Step b 10.0 g of N-(benzamidyl) trichloroacetamidine in 10 mL of tetrahydrofuran were added drop wise carefully to a cooed solution of 17.5 g of trifluoroacetic anhydride in 50 mL of tetrahydrofuran during 60 min and the mixture was continued to stirring overnight. After the reaction mixture was heated to reflux for 15 min, it was poured carefully into 500 mL of water. After stirring for 30 min, crystals were precipitated and collected by filtration and dried in air to obtain 5.7 g of 2-phenyl-4-trichloromethyl-6-trifluoromethy-s-triazine as white crystals. Recrystallization from acetonitrile yields 4.8 g of pure crystals.

13 C NMR (176 MHz, CDC1 3 ) δ 94.66 (CC1 3 ), 118.52(CF 3 , q, 277.2 Hz), 129.28 (Ar), 130.15(Ar), 132.97(Ar), 135.17(Ar), 166.30 (q, 39.0 Hz, C-CF3), 174.99, 175.18 (C-Ar, C-

Synthesis of Triazine 2: 2-(p-Fluorophenyl)-4-trichloromethyl-6-trifluoromethy-s- triazine

Step a

To a solution of 10 g of p-fluorobenzamidine hydrochloride and 100 mL of Methanol, 10.3 g of 30% solution of NaOMe were added drop wise with stirring at zero degree. After addition, the mixture was stirred for 30min, then 8.23 g of trichloroacetonitrile were added at zero degree during 30 min. After the addition, the cooling bath was removed and the reaction mixture was continued to stir overnight. 100 mL of ethyl acetate was added to the reaction mixture and the solid that precipitated in the flask was removed by filtration. The filtered solution was evaporated to yield N-(p-fluorobenzamidyl) trichloroacetamidine as oil. Yields 11.2 g.

Step b

10.0 g of N-(p-fluorobenzamidyl) trichloroacetamidine in 50 mL of tetrahydrofuran were added drop wise carefully to a cooled solution of 16.35 g of trifluoroacetic anhydride in 50 mL of tetrahydrofuran during 60 min and the mixture was continued to stirring overnight. After the reaction mixture was heated to reflux for 15 min, it was poured carefully into 500 mL of water. After stirring for 30 min, crystals were precipitated and collected by filtration. Recrystallization from methanol yielded 7.9 g of pure crystals of 2-(p-fluorophenyl)-4- trichloromethyl-6-trifluoromethy-s-triazine.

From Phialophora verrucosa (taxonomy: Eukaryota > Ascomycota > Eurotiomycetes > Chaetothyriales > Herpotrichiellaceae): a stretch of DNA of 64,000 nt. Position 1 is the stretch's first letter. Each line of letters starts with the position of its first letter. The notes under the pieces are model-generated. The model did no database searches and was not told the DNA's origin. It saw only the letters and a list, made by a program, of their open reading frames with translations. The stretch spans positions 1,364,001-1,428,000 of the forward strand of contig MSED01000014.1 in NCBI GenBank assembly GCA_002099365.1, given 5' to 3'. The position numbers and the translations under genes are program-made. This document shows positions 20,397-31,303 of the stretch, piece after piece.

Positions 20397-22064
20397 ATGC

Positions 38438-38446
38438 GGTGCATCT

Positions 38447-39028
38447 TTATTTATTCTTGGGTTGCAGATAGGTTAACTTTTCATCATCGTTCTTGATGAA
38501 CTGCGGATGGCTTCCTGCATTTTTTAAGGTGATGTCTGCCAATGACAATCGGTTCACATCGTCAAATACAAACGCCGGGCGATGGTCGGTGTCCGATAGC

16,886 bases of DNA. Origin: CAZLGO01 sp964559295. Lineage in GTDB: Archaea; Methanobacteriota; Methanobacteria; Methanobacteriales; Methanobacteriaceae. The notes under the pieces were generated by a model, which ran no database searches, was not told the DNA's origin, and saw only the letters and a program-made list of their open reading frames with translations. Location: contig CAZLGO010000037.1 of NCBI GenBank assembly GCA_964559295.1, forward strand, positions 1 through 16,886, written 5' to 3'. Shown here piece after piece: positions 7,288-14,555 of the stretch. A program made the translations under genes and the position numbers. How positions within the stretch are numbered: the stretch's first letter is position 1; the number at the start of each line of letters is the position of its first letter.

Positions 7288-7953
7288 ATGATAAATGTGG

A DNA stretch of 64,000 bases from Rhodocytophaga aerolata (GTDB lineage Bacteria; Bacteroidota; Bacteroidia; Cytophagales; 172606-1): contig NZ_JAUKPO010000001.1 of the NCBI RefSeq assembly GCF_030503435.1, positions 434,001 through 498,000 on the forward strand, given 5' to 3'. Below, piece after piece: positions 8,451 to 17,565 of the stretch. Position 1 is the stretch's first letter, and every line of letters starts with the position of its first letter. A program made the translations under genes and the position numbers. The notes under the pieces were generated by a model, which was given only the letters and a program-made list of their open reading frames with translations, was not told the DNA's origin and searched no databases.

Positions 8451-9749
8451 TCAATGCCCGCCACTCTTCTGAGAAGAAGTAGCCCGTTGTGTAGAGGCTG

13 C NMR (176 MHz, CDC1 3 ) δ 94.56 (CC1 3 ), 116.61 (Ar), 116.74 (Ar), 1 18.46 (CF 3 , q, 277 Hz), 129.26 (Ar), 132.84 (Ar), 166.33 (q, 39.2 Hz, C-CF3), 167.33 (d, 257.8 Hz, Ar-F), 173.88, 175.22 (C-Ar, C-CCI3).

Synthesis of Triazine 3: 2-(p-Methylphenyl)-4-trichloromethyl-6-trifluoromethy-s- triazine

Step a To a solution of 10.0 g of p-methylbenzamidine hydrochloride and 100 mL of Methanol, 10.3 g of 30% solution of NaOMe were added drop wise with stirring at zero degree. After addition, the mixture was stirred for 30 min, then 8.46 g of trichloroacetomtrile were added at zero degree during 30 min. After the addition, the cooling bath was removed and the reaction mixture was continued to stir overnight. 100 mL of ethyl acetate was added to the reaction mixture and the solid that precipitates in the flask was removed by filtration. The filtered solution was evaporated to yield N-(p-methylbenzamidyl) trichloroacetamidine as oil. Yields 18.8 g.

Step b

10.0 g of N-(p-methylbenzamidyl) trichloroacetamidine in 50 mL of tetrahydrofuran were added drop wise carefully to a cooled solution of 16.59 g of trifluoroacetic anhydride in 50 mL of tetrahydrofuran during 60 min and the mixture was continued to stirring overnight. After the reaction mixture was heated to reflux for 15 min, it was poured carefully into 500 mL of water. After stirring for 30 min, the water solution was extracted with 300 mL of ethyl acetate. The organic layer was separated and evaporated to give oil. After column chromatography with silica gel (cyclohexane/ ethyl acetate =16/5), 2-(p-methylphenyl)-4- trichloromethyl-6-trifluoromethy-s-triazine as pure solid. Yields 1.4 g.